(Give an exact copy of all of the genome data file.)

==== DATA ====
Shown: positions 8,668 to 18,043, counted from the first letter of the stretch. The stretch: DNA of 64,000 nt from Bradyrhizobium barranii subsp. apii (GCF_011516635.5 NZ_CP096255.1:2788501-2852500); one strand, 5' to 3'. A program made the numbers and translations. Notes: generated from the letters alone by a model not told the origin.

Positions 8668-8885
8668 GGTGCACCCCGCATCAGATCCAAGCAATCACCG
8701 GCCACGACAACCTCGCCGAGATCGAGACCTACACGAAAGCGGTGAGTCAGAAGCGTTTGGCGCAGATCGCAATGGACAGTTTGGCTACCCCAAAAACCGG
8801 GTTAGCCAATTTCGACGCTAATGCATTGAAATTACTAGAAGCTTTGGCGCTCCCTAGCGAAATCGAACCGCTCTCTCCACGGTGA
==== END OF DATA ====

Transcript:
Shown: positions 8,668 to 18,043, counted from the first letter of the stretch. The stretch: DNA of 64,000 nt from Bradyrhizobium barranii subsp. apii (GCF_011516635.5 NZ_CP096255.1:2788501-2852500); one strand, 5' to 3'. A program made the numbers and translations. Notes: generated from the letters alone by a model not told the origin.

Positions 8668-8885
8668 GGTGCACCCCGCATCAGATCCAAGCAATCACCG
8701 GCCACGACAACCTCGCCGAGATCGAGACCTACACGAAAGCGGTGAGTCAGAAGCGTTTGGCGCAGATCGCAATGGACAGTTTGGCTACCCCAAAAACCGG
8801 GTTAGCCAATTTCGACGCTAATGCATTGAAATTACTAGAAGCTTTGGCGCTCCCTAGCGAAATCGAACCGCTCTCTCCACGGTGA